Just over four in five schools in Gloucestershire were rated good or outstanding at their last inspection, figures show.

The latest Ofsted data shows that 52 state schools in the area were graded outstanding, and 199 good as of December 31 – 85% of the 296 which had received an inspection by this point.

This was up from 84% in December 2019, before the coronavirus pandemic.

And it means the area's rate falls behind that across England, of 87%.

The proportion of schools rated good or outstanding nationally is the highest since comparable records began in 2010, but varied significantly between local authorities.

All 60 schools in the London borough of Camden were good or outstanding, compared to just 71% in Doncaster, in the North East.

Inspectors judge schools on categories including the quality of teaching, personal development and welfare, the effectiveness of the leadership and pupils' achievements.

Schools requiring improvement will be inspected again within 30 months, while those deemed good or outstanding will usually be reviewed again once every four years.

However, the figures show that just 2,400 schools in England were inspected between 2019-20 and 2021-22 as a result of the pandemic – fewer than would be rated in a typical school year.

The Association of School and College Leaders said this was a temporary issue, but warned that the real problem is the inspection system itself.

Geoff Barton, general secretary of the ASCL, said: “Schools in disadvantaged communities are more likely to receive negative ratings than those in affluent areas because it is often harder in these areas to recruit the range of staff needed to support pupils who may face significant challenges in their own lives."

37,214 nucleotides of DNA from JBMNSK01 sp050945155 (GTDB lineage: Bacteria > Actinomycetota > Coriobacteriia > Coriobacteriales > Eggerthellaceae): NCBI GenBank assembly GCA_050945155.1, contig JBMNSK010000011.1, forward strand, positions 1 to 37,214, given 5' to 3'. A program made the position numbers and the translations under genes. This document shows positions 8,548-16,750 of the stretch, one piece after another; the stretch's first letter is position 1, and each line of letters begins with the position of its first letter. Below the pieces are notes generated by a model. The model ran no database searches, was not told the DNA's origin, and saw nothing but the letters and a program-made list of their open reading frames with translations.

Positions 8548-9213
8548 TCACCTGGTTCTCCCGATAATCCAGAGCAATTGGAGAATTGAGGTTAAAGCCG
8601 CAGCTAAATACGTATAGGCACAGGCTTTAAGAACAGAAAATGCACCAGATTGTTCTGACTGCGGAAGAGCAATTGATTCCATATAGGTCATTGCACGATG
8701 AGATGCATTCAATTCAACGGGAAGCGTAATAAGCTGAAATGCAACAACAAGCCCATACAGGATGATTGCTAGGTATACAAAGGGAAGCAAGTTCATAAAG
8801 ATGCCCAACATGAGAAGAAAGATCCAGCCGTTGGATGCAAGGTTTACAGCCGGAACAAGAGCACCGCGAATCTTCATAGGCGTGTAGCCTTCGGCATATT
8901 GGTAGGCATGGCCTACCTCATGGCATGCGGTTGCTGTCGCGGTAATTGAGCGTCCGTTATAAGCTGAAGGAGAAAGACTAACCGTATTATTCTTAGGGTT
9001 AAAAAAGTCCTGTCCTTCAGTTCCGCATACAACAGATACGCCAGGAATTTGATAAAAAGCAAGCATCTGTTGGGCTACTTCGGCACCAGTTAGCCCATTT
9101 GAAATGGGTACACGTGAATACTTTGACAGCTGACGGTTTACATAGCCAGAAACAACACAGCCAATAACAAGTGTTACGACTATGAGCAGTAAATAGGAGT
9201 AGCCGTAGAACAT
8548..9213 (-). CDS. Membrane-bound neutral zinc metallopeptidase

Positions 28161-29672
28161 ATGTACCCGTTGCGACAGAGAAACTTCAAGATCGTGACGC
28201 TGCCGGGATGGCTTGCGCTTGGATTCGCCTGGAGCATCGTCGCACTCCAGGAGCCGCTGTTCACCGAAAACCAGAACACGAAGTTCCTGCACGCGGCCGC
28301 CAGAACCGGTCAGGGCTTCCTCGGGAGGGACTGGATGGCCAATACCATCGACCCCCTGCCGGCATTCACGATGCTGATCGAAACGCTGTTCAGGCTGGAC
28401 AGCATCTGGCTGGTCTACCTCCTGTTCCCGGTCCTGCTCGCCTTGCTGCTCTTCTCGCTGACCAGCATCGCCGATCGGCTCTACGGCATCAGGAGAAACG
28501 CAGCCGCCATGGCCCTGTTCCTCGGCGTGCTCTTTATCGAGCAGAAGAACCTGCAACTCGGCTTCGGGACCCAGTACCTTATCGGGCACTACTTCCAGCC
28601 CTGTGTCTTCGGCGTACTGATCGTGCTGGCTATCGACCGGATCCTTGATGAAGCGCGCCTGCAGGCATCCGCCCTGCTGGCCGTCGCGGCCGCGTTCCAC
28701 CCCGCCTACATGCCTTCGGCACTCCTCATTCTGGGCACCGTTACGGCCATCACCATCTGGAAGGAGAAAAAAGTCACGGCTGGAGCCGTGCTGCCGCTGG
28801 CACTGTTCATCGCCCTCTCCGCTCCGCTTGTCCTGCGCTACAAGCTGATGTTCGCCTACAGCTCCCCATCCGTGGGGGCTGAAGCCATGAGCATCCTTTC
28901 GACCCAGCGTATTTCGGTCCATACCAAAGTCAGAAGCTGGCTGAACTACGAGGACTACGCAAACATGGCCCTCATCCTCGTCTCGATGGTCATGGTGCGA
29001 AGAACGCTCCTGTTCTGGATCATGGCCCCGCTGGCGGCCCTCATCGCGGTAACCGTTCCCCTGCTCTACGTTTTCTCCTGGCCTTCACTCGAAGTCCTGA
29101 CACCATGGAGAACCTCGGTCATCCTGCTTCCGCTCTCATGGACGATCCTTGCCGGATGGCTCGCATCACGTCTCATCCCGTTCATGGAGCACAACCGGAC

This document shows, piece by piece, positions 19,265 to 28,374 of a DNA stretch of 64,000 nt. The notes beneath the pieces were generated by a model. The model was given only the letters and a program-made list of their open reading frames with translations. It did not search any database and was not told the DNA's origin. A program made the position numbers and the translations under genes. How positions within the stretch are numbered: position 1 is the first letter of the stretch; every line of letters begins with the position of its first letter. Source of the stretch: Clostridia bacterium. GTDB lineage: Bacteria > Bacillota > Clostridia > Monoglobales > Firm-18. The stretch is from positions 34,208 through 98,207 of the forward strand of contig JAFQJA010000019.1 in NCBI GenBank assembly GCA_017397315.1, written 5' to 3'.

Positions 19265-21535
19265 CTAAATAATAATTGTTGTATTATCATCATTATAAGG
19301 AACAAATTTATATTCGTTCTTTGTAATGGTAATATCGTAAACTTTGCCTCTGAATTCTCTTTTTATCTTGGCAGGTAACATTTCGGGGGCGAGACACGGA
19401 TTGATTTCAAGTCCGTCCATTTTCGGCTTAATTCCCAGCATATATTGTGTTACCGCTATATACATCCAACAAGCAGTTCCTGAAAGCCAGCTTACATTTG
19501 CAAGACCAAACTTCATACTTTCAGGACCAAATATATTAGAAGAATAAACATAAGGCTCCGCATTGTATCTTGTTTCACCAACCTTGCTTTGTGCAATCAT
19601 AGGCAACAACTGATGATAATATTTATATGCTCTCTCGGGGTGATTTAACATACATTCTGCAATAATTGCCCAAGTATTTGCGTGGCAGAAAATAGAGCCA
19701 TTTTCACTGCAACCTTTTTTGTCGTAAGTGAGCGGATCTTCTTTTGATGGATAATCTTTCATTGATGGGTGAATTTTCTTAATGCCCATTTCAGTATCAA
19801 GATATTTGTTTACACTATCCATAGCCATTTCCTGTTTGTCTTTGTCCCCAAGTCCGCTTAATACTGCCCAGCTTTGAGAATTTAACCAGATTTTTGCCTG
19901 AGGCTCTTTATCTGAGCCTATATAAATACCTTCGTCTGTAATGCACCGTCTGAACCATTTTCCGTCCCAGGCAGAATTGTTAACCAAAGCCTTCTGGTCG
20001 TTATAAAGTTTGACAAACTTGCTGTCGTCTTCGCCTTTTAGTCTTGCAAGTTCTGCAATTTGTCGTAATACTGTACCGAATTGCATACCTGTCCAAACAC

He said it is a "vicious circle" where negative Ofsted ratings stigmatise schools and make improvement even more difficult.

He added: "The Government must reform the inspection system so it is more supportive and less punitive, improve education funding and work with the sector to boost teacher recruitment and retention."

Dr Mary Bousted, joint general secretary of the National Education Union, said: "Ofsted is a bankrupt idea, long discredited by the profession as any sort of arbiter on schools.

"The inspectors are out of touch and the inspections punitive, giving a narrow view of what a school is achieving with its students.

"We are calling on Government to work with us and others to create a new approach to school and college evaluation which is supportive, effective and fair."

Of the 251 schools in Gloucestershire rated good or higher, 206 were primary schools, and 32 secondary schools.

There were also nine special schools and four schools offering alternative provision graded good or outstanding.

The Department for Education said inspections provide an independent and rounded assessment of schools, which are helpful to both teachers and parents.

A spokeswoman added additional funding would enable Ofsted to inspect all schools between summer 2021 and summer 2025 to provide a complete picture of post-pandemic education.

Ofsted declined to comment.